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INDEX possible for reverse wildcards?

P: n/a
If I use _reverse_ wildcard search will it always result in a table
scan? Is it possible to get the DB (Oracle or SQL server) to use
indexes when doing reverse wildcard match?

let's say I have:

table email_address (id int, email varchar)

with the following entries

2, www.%shoes.%
3, w%.super%shoes.%
4, %webbox.somecopany.com

select id from email_address where 'www.superdupershoes.com' like
email;

this returns 2,3

But the query always results in a table scan even if I add an index to
email. What kind of index can I employ in this situation?
Please note that this is a _reverse_ search, the opposite of what's
normally done, i.e. select from email_address where email like
'www.%shoes.com'.

Thanks!

- Robert
Jul 20 '05 #1
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9 Replies


P: n/a
Robert Brown wrote:
If I use _reverse_ wildcard search will it always result in a table
scan?
I think so. How else do you do it? You can't generate a list of all
possible wildcards that the string might match, or anything like that.

Basically, the only way I can answer the question mentally is to look
at each wildcard pattern and see whether the 'www.superdupershoes.com'
string matches it - and that's what the optimizers are doing too. So,
the whole table scan is necessary.
Is it possible to get the DB (Oracle or SQL server) to use
indexes when doing reverse wildcard match?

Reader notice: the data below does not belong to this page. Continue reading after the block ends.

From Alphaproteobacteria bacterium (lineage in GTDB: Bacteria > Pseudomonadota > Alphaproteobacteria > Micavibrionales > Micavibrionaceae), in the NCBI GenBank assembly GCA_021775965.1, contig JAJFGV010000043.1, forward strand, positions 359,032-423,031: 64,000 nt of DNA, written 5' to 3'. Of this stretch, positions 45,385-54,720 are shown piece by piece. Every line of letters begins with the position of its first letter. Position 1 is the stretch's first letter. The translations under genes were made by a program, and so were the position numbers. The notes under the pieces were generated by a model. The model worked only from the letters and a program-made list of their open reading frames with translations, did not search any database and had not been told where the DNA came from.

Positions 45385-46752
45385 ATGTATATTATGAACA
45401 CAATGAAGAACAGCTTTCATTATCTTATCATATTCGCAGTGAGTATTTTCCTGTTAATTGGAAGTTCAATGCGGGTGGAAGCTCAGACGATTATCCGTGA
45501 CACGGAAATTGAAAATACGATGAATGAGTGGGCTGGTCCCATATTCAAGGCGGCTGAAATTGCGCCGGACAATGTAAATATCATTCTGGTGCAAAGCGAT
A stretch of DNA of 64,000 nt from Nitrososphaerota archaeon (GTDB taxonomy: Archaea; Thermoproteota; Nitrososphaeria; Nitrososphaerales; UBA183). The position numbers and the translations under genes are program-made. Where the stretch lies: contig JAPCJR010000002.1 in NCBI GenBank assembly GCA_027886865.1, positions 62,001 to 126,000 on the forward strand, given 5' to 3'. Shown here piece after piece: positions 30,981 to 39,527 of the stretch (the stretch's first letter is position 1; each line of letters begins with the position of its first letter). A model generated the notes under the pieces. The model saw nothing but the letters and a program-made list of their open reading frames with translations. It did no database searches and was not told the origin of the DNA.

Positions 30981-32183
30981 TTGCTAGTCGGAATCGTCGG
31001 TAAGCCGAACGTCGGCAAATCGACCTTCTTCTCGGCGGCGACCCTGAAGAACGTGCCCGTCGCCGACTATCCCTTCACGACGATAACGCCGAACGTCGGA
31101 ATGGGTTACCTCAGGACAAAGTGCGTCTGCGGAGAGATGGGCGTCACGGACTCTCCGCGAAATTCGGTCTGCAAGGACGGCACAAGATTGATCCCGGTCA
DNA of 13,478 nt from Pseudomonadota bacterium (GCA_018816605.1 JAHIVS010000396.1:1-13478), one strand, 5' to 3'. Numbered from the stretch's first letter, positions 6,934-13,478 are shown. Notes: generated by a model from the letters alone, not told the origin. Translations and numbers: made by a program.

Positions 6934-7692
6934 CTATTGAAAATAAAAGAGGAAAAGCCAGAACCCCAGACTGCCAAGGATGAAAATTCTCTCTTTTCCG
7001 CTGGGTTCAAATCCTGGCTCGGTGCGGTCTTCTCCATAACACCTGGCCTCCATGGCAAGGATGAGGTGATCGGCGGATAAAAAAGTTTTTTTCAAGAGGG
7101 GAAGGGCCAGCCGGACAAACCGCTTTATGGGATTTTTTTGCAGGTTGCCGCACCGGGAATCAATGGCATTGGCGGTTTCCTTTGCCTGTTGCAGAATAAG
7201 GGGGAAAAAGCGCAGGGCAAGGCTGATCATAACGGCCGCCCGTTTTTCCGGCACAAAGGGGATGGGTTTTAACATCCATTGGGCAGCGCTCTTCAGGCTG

let's say I have:

table email_address (id int, email varchar)

with the following entries

2, www.%shoes.%
3, w%.super%shoes.%
4, %webbox.somecopany.com

select id from email_address where 'www.superdupershoes.com' like
email;

this returns 2,3

But the query always results in a table scan even if I add an index to
email. What kind of index can I employ in this situation?
None that I can think of.
Please note that this is a _reverse_ search, the opposite of what's
normally done, i.e. select from email_address where email like
'www.%shoes.com'.


The example was a good idea - it explains clearly what you're after.

--
Jonathan Leffler #include <disclaimer.h>
Email: jl******@earthlink.net, jl******@us.ibm.com
Guardian of DBD::Informix v2003.04 -- http://dbi.perl.org/

Jul 20 '05 #2

P: n/a

"Robert Brown" <ro*************@yahoo.com> wrote in message
news:24**************************@posting.google.c om...
If I use _reverse_ wildcard search will it always result in a table
scan? Is it possible to get the DB (Oracle or SQL server) to use
indexes when doing reverse wildcard match?

let's say I have:

table email_address (id int, email varchar)

with the following entries

2, www.%shoes.%
3, w%.super%shoes.%
4, %webbox.somecopany.com
Assuming that you have wildcard at the end of the string (which is the only
case where normal wildcard index scan can be employed; -- well, with one
tiuny exception http://otn.oracle.com/oramag/code/tips2002/100602.html) you
table can be reorganized into

table email_address (id int, email_begin_range varchar, email_end_range
varchar)

with the entries like this

2, www.shoes., 'www.shoes.'||char(255)
....
select id from email_address where 'www.superdupershoes.com' like
email;


And your query becomes

select id from email_address where 'www.shoes.com' between
email_begin_range varchar and email_end_range